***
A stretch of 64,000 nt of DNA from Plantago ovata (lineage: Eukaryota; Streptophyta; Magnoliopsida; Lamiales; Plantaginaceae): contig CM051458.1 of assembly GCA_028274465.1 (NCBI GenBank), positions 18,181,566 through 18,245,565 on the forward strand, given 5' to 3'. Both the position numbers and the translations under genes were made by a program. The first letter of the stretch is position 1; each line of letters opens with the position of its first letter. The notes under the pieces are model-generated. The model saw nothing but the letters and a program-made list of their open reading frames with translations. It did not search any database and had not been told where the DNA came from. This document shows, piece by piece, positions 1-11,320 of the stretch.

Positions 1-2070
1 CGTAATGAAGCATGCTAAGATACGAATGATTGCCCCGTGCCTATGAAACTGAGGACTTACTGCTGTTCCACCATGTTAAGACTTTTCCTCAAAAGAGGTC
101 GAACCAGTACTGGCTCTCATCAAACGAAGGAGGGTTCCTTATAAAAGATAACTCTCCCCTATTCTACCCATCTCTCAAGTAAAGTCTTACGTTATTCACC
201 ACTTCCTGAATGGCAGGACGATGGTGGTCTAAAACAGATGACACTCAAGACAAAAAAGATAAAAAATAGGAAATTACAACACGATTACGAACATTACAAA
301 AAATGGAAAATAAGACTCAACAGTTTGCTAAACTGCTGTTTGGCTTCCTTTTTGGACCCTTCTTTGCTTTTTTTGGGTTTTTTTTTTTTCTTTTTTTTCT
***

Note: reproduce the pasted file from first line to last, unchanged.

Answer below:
A stretch of 64,000 nt of DNA from Plantago ovata (lineage: Eukaryota; Streptophyta; Magnoliopsida; Lamiales; Plantaginaceae): contig CM051458.1 of assembly GCA_028274465.1 (NCBI GenBank), positions 18,181,566 through 18,245,565 on the forward strand, given 5' to 3'. Both the position numbers and the translations under genes were made by a program. The first letter of the stretch is position 1; each line of letters opens with the position of its first letter. The notes under the pieces are model-generated. The model saw nothing but the letters and a program-made list of their open reading frames with translations. It did not search any database and had not been told where the DNA came from. This document shows, piece by piece, positions 1-11,320 of the stretch.

Positions 1-2070
1 CGTAATGAAGCATGCTAAGATACGAATGATTGCCCCGTGCCTATGAAACTGAGGACTTACTGCTGTTCCACCATGTTAAGACTTTTCCTCAAAAGAGGTC
101 GAACCAGTACTGGCTCTCATCAAACGAAGGAGGGTTCCTTATAAAAGATAACTCTCCCCTATTCTACCCATCTCTCAAGTAAAGTCTTACGTTATTCACC
201 ACTTCCTGAATGGCAGGACGATGGTGGTCTAAAACAGATGACACTCAAGACAAAAAAGATAAAAAATAGGAAATTACAACACGATTACGAACATTACAAA
301 AAATGGAAAATAAGACTCAACAGTTTGCTAAACTGCTGTTTGGCTTCCTTTTTGGACCCTTCTTTGCTTTTTTTGGGTTTTTTTTTTTTCTTTTTTTTCT